In Georgia, Miguel Angel Guzman Chavez, a 24-year-old farmworker, died of heatstroke while working the field last month when the heat index reached 105 degrees Fahrenheit. Earlier this month, 52-year-old Cruz Urias-Beltran was found dead in a cornfield in Nebraska after temperatures topped 100°F. Postal worker Peggy Frank died in her mail truck near Los Angeles on July 6, when the temperature reached 117°F. She was 63.
NEED TO KNOW
Any worker exposed to hot and humid conditions is at risk of heat illness, especially those doing heavy work tasks or using bulky protective clothing and equipment. Some workers might be at greater risk than others if they have not built up a tolerance to hot conditions, including new workers, temporary workers, or those returning to work after a week or more off. All workers are at risk during a heat wave.
The three main heat related illnesses are heat stroke, heat exhaustion, and heat cramps. Heat stroke can be fatal and heat exhaustion and heat cramps can quickly lead to heat stroke if left untreated.
Heat Rash. Heat rash is generally misunderstood to be an affliction for babies, but heat rash can affect adults, too, especially during hot, humid weather. Heat rash develops when blocked pores, or sweat ducts, trap perspiration under your skin.
Symptoms. Adults usually develop heat rash in skin folds where clothing causes friction. Symptoms include superficial blisters and can even present as deep, red lumps. Some forms of heat rash can feel extremely itchy.
Treatment. Heat rash will usually clear on its own by cooling the skin and avoiding exposure to the heat that caused it. If symptoms such as increased pain, swelling, redness, or warmth extend for longer than a few days reach out to a doctor for specialized treatment.2
Heat Cramps. Heat cramps are painful, brief muscle cramps where the muscles may spasm or jerk involuntarily. These cramps can begin during the activity in the heat, or may start several hours later. Muscles that are most susceptible to heat cramps are those that are usually fatigued by heavy work such as calves, thighs and shoulders.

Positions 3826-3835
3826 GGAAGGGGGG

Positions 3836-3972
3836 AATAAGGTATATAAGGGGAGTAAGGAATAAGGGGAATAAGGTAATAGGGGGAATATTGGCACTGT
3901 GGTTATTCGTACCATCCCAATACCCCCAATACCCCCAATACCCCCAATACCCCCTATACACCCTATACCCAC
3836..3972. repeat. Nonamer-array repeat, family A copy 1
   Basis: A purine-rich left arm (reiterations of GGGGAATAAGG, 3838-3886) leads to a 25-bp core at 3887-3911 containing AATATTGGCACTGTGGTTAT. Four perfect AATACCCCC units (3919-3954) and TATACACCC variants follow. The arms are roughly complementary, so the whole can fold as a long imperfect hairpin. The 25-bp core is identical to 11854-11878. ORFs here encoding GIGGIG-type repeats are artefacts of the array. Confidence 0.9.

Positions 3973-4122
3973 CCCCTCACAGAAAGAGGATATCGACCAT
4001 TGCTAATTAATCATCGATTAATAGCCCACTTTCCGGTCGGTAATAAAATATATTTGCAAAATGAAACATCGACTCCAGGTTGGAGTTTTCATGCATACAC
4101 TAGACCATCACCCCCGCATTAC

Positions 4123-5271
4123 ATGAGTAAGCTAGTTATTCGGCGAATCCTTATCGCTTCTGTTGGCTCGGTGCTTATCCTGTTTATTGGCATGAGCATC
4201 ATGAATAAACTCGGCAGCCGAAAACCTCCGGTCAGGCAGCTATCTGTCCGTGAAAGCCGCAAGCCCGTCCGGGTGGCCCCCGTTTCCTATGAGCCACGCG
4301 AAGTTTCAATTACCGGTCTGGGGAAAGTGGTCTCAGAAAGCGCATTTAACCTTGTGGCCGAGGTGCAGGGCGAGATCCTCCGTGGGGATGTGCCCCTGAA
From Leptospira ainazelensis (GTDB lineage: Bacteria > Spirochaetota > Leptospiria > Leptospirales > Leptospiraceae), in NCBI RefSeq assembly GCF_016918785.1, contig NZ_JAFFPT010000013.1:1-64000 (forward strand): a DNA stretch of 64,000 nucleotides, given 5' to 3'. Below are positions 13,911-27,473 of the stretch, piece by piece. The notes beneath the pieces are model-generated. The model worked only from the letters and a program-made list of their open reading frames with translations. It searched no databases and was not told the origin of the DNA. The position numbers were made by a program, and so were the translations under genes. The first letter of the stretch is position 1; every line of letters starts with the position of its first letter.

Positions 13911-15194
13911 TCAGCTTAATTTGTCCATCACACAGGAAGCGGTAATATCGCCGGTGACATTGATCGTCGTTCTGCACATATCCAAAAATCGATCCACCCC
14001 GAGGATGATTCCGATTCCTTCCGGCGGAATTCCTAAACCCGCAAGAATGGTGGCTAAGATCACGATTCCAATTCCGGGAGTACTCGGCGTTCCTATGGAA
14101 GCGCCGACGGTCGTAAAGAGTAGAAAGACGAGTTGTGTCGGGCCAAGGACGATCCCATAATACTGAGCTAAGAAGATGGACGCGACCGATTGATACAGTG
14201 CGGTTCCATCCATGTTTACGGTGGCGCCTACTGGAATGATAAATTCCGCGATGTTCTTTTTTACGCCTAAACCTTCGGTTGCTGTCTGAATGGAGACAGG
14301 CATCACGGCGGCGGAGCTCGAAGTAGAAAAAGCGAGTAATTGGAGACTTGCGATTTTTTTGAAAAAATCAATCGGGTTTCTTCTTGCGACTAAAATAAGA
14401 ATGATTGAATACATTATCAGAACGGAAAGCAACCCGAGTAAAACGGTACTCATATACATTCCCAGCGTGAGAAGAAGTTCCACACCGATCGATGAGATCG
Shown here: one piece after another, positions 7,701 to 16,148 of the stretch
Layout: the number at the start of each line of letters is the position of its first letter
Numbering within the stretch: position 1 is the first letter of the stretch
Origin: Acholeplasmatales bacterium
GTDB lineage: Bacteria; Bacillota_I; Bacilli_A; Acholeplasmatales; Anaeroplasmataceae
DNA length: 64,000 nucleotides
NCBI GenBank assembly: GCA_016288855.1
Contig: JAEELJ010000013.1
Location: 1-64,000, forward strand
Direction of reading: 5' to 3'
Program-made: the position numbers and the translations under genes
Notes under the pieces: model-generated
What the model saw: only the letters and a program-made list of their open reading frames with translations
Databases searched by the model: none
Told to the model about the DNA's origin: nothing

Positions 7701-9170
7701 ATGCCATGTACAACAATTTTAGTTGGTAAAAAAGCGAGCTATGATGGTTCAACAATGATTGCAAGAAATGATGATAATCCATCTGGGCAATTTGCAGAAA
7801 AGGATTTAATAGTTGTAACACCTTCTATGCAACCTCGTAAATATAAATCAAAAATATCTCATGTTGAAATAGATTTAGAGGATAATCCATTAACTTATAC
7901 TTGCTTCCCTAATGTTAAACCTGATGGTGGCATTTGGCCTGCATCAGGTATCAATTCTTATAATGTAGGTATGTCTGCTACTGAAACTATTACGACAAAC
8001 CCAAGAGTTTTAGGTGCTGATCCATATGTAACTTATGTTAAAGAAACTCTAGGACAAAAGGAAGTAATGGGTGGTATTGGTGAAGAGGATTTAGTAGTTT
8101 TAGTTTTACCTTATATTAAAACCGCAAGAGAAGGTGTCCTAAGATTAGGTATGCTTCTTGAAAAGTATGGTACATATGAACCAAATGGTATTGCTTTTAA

The exact cause of heat cramps is unknown, but medical professionals are able to boil it down to a chemical imbalance in the muscles–usually related to electrolytes. Electrolytes include various essential minerals, such as sodium, potassium, calcium and magnesium. They are involved in the chemical reactions of your muscles, and an imbalance can cause issues.
Symptoms. Someone who is experiencing heat cramps will feel muscle spasms that are painful, involuntary, brief, intermittent and self-limited (meaning, they go away on their own).
Treatment. To treat heat cramps, begin with rest and a sports drink that includes electrolytes and salt or drink cool water. You can make your own salt solution by mixing a quarter to a half teaspoon of salt into a quart of water.3
Usually, heat cramps will dissipate on their own, but if you begin to see conditions worsen and the patient becomes dizzy, nauseous, experiences shortness of breath and a fast heartbeat, you should see a doctor. Heat cramps often accompany a more serious heat-related illness: heat exhaustion.
Heat Exhaustion. Heat exhaustion is a result of your body overheating and can cause heavy sweating, rapid pulse, dizziness and low blood pressure upon standing. Causes of heat exhaustion include exposure to high temperatures, particularly when combined with high humidity and vigorous physical activity.
Symptoms. Without prompt treatment, heat exhaustion can quickly lead to heat stroke, a life-threatening condition, so it is important to know the signs of someone who is likely suffering from heat exhaustion. Signs and symptoms may develop suddenly or over time and include cool, moist skin with goose bumps in the heat, heavy sweating, faintness, dizziness, fatigue, weak and rapid pulse, low blood pressure upon standing, headache, nausea and muscle cramps.
Treatment. If you see someone who might be experiencing heat exhaustion, instruct them to halt all activity and rest, move to a cooler place and drink cool water or a sports drink.
A doctor should be contacted if signs and symptoms worsen or if they don’t improve within one hour. A patient will need immediate cooling and urgent medical attention if their core body temperature reaches 104 Fahrenheit or higher. Those who exhibit confusion, agitation, loses consciousness or is unable to drink must also be taken to see a medical professional as soon as possible.4
Heat Stroke. Heat stroke is the most serious form of heat injury and can occur if your body temperature rises to 104 Fahrenheit or higher. Heat stroke requires emergency treatment, and if left untreated, can quickly damage the brain, heart, kidneys and muscles. Damage to internal organs worsens the longer treatment is delayed, increasing your risk of serious complications or death.
While anyone can develop heat stroke, there are several factors that can increase the risk of illness such as age, exertion in hot weather, a lack of cool air or air conditioning, certain medications and certain health conditions.
Symptoms. Heat stroke symptoms include high body temperature, altered mental state or behavior, alteration in sweating, nausea and vomiting, flushed skin, rapid breathing, racing heart rate and headache.
Treatment. Someone who is suffering from a heat stroke must take immediate action to cool down their body while waiting for emergency treatment. To do this, move to shade or indoors, remove excess clothing and cool with whatever means available (put in a cool tub of water or a cool shower, spray with a garden hose, sponge with cool water, fan while misting with cool water, or place ice packs or cold, wet towels on the person’s head, neck, armpits and groin).5
BUSINESS / REGULATIONS